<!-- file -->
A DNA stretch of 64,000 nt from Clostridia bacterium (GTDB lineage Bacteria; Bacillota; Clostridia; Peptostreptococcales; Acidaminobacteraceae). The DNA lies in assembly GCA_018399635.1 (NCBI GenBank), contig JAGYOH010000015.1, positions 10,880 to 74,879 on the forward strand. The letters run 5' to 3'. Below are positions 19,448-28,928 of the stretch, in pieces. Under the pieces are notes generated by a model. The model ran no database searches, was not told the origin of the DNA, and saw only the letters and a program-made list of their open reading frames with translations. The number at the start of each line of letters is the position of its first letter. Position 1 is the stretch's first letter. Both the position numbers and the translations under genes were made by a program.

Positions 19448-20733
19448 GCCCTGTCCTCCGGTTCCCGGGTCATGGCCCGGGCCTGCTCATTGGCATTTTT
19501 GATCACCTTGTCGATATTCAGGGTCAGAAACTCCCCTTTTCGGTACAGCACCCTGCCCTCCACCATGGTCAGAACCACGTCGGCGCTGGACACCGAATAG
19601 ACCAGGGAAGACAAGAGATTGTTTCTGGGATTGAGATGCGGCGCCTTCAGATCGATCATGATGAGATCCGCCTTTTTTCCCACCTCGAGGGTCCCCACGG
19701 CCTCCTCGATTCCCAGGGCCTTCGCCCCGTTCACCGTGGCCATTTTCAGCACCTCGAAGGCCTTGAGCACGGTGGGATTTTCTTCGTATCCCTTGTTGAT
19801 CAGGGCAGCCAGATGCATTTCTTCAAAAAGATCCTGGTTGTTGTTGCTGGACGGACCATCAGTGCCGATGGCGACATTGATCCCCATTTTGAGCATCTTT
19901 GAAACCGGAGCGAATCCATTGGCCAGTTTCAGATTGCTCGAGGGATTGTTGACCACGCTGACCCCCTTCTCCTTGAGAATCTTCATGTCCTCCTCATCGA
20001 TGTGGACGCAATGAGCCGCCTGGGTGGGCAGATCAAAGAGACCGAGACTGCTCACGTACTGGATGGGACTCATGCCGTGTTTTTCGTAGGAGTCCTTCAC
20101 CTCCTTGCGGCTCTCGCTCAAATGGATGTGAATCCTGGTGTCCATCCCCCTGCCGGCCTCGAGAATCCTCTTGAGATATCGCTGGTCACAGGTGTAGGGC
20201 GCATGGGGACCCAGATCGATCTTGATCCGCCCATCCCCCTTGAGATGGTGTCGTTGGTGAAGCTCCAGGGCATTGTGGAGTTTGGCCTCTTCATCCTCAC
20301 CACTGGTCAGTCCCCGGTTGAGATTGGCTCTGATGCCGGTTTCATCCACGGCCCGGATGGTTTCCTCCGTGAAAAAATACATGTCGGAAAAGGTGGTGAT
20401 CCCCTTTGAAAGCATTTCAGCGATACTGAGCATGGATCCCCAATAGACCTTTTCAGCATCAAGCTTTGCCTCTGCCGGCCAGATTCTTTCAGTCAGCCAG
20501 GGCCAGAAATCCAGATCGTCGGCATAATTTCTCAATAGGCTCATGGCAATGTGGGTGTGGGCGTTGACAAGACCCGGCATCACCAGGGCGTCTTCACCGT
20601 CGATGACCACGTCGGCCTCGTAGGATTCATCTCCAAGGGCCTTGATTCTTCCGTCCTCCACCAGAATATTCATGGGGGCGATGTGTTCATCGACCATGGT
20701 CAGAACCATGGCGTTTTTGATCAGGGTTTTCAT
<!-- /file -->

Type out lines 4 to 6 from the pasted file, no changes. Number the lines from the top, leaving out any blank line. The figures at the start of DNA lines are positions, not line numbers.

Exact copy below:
19501 GATCACCTTGTCGATATTCAGGGTCAGAAACTCCCCTTTTCGGTACAGCACCCTGCCCTCCACCATGGTCAGAACCACGTCGGCGCTGGACACCGAATAG
19601 ACCAGGGAAGACAAGAGATTGTTTCTGGGATTGAGATGCGGCGCCTTCAGATCGATCATGATGAGATCCGCCTTTTTTCCCACCTCGAGGGTCCCCACGG
19701 CCTCCTCGATTCCCAGGGCCTTCGCCCCGTTCACCGTGGCCATTTTCAGCACCTCGAAGGCCTTGAGCACGGTGGGATTTTCTTCGTATCCCTTGTTGAT